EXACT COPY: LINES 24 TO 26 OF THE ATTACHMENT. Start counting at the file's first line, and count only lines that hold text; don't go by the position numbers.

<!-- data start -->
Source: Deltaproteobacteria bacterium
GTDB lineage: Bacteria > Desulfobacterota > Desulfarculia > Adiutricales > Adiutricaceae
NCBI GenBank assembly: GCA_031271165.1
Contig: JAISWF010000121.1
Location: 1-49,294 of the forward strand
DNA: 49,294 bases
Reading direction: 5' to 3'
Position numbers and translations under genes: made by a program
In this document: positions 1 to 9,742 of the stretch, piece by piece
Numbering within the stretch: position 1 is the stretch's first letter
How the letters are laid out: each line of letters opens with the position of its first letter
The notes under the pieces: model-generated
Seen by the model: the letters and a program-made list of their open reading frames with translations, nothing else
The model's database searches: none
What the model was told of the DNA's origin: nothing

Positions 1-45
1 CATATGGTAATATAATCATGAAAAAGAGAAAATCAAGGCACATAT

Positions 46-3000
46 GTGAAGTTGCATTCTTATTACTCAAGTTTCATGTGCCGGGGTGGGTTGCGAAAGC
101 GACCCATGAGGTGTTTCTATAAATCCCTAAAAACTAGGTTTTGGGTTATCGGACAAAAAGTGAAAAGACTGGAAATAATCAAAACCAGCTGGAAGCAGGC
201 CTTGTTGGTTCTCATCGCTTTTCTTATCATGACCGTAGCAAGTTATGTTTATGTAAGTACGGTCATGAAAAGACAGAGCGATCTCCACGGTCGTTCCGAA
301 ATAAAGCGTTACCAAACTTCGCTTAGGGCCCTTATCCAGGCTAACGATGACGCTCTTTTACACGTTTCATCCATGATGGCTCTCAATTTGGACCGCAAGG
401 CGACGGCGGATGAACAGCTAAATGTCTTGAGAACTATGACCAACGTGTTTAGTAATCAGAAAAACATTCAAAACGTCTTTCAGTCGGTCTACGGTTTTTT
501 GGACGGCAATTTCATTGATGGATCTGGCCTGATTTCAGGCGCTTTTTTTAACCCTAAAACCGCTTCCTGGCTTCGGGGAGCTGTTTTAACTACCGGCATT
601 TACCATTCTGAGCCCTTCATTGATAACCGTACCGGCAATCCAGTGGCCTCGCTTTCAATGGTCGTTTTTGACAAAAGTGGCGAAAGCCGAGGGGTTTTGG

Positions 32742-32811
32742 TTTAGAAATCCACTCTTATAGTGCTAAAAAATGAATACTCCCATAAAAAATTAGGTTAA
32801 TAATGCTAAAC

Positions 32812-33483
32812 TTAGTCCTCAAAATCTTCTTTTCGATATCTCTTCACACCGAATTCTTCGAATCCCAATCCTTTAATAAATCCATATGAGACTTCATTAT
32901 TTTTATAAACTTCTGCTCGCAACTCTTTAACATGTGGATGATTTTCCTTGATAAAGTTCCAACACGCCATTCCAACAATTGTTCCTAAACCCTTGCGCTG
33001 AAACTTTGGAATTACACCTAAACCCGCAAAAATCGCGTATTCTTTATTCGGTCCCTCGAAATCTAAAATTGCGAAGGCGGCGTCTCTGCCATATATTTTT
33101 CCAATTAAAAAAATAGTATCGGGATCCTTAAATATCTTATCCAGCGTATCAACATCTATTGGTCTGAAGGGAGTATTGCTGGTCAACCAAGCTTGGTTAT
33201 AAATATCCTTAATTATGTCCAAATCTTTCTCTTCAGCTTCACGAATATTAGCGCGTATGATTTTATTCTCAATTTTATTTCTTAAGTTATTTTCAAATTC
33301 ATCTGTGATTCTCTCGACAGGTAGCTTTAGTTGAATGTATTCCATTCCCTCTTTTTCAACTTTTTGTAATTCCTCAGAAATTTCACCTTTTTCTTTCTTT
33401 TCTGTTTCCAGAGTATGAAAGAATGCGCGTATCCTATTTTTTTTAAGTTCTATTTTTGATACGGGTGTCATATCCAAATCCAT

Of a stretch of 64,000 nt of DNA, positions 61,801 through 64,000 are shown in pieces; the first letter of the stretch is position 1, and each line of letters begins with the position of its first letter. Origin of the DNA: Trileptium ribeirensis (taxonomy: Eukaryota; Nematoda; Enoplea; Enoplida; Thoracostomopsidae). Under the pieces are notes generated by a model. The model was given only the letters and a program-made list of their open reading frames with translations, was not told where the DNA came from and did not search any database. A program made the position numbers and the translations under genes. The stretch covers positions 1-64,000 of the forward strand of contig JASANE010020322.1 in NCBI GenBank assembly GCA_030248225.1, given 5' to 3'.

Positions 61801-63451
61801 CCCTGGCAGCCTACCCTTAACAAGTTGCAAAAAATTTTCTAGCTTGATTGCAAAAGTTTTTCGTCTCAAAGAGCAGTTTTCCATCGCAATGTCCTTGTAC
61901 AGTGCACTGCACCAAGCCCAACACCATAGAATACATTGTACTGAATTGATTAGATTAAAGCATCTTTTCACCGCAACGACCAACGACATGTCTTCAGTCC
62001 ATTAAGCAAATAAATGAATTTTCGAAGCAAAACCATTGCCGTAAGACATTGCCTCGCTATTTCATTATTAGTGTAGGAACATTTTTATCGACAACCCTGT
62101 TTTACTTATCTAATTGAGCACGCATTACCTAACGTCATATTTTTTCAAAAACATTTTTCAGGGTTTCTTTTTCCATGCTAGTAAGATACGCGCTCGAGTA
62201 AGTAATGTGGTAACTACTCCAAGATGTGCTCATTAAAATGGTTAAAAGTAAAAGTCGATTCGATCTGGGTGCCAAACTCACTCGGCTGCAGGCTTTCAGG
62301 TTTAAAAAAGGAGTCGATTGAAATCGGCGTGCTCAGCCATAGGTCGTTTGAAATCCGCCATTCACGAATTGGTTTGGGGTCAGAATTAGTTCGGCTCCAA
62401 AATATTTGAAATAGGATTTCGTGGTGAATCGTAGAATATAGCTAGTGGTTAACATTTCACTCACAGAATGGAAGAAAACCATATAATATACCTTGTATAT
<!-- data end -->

501 GGACGGCAATTTCATTGATGGATCTGGCCTGATTTCAGGCGCTTTTTTTAACCCTAAAACCGCTTCCTGGCTTCGGGGAGCTGTTTTAACTACCGGCATT
601 TACCATTCTGAGCCCTTCATTGATAACCGTACCGGCAATCCAGTGGCCTCGCTTTCAATGGTCGTTTTTGACAAAAGTGGCGAAAGCCGAGGGGTTTTGG

Positions 32742-32811